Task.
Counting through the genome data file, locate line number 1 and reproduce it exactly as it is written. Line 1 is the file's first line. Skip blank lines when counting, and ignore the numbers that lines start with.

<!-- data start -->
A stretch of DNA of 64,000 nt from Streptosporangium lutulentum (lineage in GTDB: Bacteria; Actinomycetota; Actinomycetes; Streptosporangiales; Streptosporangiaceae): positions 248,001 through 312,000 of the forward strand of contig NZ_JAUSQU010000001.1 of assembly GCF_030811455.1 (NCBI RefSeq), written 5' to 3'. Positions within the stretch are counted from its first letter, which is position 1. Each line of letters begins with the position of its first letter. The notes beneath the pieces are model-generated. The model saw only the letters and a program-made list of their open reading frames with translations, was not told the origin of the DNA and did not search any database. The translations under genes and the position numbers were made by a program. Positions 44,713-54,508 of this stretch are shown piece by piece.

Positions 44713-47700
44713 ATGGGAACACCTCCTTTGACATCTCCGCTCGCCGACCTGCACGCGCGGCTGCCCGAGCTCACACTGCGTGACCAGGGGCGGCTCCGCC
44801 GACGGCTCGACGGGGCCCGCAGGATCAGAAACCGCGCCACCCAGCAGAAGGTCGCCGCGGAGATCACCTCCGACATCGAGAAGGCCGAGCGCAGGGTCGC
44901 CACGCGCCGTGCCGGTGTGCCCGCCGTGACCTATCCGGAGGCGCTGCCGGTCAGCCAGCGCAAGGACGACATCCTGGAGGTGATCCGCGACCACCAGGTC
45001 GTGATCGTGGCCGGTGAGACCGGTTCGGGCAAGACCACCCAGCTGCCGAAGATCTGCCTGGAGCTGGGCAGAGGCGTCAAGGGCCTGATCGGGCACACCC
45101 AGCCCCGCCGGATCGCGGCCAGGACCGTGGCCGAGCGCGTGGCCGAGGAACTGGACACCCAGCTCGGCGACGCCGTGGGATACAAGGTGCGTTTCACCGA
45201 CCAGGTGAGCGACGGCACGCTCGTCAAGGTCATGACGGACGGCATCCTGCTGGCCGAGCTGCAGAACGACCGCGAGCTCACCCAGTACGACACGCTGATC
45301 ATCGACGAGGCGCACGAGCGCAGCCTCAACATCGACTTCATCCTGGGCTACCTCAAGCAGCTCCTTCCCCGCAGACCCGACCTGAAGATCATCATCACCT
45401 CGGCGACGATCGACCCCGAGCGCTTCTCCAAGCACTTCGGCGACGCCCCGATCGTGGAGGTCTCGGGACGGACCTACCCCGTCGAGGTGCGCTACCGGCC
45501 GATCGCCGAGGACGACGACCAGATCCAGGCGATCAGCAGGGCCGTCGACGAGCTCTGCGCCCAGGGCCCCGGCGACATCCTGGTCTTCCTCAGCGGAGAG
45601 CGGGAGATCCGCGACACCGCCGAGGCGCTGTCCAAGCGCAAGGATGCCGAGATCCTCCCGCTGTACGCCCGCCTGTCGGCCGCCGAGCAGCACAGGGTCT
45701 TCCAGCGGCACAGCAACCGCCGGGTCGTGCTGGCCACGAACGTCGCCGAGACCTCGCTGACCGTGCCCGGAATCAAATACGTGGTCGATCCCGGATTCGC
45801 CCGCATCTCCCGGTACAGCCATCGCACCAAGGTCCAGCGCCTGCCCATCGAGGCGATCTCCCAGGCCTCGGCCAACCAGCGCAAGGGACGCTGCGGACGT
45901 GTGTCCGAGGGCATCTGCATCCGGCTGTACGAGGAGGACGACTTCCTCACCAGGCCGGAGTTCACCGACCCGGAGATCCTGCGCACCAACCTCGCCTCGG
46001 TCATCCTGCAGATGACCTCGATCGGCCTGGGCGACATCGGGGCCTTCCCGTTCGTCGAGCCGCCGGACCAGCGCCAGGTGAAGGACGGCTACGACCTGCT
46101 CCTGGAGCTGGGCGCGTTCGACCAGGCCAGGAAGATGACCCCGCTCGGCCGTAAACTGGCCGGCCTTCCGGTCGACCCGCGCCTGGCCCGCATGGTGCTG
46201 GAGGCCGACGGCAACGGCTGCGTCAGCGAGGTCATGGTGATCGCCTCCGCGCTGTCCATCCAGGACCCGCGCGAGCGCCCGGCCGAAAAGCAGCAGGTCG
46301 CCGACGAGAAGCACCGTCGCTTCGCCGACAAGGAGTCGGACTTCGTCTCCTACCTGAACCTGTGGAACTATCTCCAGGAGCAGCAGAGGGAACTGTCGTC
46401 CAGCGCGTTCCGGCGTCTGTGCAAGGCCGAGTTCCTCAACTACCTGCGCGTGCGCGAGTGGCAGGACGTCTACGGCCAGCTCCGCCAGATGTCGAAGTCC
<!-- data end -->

A stretch of DNA of 64,000 nt from Streptosporangium lutulentum (lineage in GTDB: Bacteria; Actinomycetota; Actinomycetes; Streptosporangiales; Streptosporangiaceae): positions 248,001 through 312,000 of the forward strand of contig NZ_JAUSQU010000001.1 of assembly GCF_030811455.1 (NCBI RefSeq), written 5' to 3'. Positions within the stretch are counted from its first letter, which is position 1. Each line of letters begins with the position of its first letter. The notes beneath the pieces are model-generated. The model saw only the letters and a program-made list of their open reading frames with translations, was not told the origin of the DNA and did not search any database. The translations under genes and the position numbers were made by a program. Positions 44,713-54,508 of this stretch are shown piece by piece.